The infraNET Project, University of Waterloo
A Smart Community Seminar
Connecting Canadians Through Smart Technologies
Information Highway Applications Branch
Tuesday, November 30, 1999
About the Seminar
The new Global, Knowledge-Based Economy (KBE)
Globalization and the "Information Revolution" are combining to restructure competitive advantage and trade growth. Technological improvements are breaking down barriers of time and distance and redefining the notion of competitiveness by placing importance on the quality of both skills and new ideas.
What does it take to succeed in the Global KBE?
To stay ahead we must place our efforts on developing information and computer technology skills and on making lifelong learning a reality.
Canada's approach to the KBE: The Connectedness Agenda
The Connectedness Agenda is a $240M, six-part strategy to make Canada the most connected country in the world by linking Canadians to the Information Highway and to each other. Through programs like SchoolNet, The Community Access program (CAP), and the Smart Communities Program, Canadians will have a national public access network to the tools and learning resources to be knowledge workers.
Doug Hull, Director General, Information Highway Applications Branch, Industry Canada, is responsible for implementing key elements of the Canada national access strategy, including the effort to link all schools, libraries and rural communities to the Internet by the year 2000. He also has responsibilities related to fostering the conversion of public services for electronic service delivery a nd for stimulating the emergence of world class telelearning and telehealth sectors in Canada. He is the recipient of four Government of Canada Merit Awards. He is a member of the Minister of Health’s Advisory Committee on the Health Information Highway (Ottawa).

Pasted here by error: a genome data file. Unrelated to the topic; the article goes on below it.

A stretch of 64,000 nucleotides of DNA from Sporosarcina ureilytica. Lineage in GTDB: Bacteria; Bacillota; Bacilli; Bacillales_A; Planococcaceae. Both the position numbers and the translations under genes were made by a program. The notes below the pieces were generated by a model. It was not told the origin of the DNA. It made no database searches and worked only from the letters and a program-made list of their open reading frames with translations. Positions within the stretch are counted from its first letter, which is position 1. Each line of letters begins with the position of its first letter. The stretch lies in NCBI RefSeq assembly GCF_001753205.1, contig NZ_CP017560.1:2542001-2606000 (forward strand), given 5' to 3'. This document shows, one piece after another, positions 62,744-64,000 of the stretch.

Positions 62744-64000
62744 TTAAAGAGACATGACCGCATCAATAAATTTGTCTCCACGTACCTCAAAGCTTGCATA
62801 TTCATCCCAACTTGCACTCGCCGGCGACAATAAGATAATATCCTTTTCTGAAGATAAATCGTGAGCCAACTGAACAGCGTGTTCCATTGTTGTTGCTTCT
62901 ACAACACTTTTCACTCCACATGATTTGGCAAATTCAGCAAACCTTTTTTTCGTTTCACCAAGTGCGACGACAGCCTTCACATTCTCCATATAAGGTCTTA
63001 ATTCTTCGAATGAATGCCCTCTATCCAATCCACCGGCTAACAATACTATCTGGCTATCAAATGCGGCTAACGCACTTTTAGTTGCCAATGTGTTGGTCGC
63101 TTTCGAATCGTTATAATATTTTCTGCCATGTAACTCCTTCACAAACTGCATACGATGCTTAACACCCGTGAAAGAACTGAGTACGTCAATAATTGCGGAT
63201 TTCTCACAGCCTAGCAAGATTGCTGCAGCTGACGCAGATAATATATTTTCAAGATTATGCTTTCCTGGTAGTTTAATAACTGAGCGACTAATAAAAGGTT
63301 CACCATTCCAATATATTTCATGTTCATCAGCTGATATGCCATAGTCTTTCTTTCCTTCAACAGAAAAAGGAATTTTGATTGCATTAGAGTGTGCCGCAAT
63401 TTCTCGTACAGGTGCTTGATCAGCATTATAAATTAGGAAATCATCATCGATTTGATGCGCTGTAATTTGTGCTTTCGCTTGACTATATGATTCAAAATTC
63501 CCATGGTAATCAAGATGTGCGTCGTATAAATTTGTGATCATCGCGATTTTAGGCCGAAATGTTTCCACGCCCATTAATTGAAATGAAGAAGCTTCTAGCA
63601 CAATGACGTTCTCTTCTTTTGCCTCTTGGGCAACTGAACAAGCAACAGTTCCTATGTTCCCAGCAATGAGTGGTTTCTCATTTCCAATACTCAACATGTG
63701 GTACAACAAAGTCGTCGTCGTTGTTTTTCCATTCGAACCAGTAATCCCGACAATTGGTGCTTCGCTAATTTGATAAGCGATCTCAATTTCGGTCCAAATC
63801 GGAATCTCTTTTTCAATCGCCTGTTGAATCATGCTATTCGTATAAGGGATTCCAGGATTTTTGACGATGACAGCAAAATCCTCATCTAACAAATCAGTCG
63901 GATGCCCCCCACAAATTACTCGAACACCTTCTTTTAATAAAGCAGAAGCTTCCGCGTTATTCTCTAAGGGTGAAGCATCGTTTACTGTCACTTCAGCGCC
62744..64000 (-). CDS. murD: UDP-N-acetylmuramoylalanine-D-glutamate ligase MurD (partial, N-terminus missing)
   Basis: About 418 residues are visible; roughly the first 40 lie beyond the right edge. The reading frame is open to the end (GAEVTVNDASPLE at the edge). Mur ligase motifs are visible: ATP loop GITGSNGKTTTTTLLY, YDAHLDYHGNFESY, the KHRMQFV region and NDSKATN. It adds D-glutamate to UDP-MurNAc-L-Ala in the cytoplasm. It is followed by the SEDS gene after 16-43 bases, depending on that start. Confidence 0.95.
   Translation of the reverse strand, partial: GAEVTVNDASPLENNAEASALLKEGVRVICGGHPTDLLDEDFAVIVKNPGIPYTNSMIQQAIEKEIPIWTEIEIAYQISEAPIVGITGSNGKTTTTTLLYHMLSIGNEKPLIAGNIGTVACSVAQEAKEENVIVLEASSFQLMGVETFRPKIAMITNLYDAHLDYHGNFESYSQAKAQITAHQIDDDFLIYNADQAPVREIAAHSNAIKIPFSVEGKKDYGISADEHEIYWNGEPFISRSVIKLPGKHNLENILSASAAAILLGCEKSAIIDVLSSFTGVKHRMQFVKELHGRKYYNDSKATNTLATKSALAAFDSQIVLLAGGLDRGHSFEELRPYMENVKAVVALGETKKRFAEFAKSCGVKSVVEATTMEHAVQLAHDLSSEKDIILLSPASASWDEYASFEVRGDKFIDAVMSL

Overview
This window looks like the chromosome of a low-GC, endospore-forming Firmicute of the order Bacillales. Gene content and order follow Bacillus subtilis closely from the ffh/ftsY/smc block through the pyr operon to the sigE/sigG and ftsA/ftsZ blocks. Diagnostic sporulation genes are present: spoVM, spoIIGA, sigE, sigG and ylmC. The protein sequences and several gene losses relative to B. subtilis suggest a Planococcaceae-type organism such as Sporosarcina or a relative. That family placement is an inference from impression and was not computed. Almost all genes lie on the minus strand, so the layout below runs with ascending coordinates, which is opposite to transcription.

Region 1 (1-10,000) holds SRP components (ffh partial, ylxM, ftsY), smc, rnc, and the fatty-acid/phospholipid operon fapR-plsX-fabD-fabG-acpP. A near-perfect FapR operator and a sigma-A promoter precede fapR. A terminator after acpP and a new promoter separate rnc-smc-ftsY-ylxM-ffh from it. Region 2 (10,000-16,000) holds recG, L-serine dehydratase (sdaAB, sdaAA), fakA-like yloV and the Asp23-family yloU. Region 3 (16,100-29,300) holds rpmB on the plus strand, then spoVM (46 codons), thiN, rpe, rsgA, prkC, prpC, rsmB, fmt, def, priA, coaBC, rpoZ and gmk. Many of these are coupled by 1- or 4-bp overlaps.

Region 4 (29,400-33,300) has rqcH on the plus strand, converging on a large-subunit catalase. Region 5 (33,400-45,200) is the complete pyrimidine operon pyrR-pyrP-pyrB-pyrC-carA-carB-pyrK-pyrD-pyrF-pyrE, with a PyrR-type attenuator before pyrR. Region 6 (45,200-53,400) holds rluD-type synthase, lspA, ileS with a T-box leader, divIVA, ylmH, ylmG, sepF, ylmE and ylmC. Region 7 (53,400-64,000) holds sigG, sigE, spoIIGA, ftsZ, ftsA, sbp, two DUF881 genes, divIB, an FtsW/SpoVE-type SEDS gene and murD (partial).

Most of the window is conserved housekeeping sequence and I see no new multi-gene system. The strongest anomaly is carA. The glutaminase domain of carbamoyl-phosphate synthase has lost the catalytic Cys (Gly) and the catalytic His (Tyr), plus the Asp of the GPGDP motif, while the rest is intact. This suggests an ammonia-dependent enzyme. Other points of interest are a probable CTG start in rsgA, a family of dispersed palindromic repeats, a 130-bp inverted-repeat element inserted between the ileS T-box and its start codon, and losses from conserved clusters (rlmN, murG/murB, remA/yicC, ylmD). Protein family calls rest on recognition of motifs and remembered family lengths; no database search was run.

Information Highway Applications Branch, Industry Canada is responsible for implementing Government of Canada’s Connectedness Strategy and contributes to federal strategy and policy making on high-speed networking, spectrum allocation, e-commerce, and information technology skills in training.
For more information
The infraNET Project
Computer Systems Group, University of Waterloo
This seminar is sponsored by The infraNET Project, University of Waterloo.
The infraNET Project, initiated by the University of Waterloo in 1996, is a partnership to advance Web and Internet technologies. Its founding partners are: INFORIUM, MKS, Open Text, RIM, Sybase (Waterloo) and Waterloo Maple.
We also gratefully acknowledge the assistance of the Institute for Computer Research, University of Waterloo.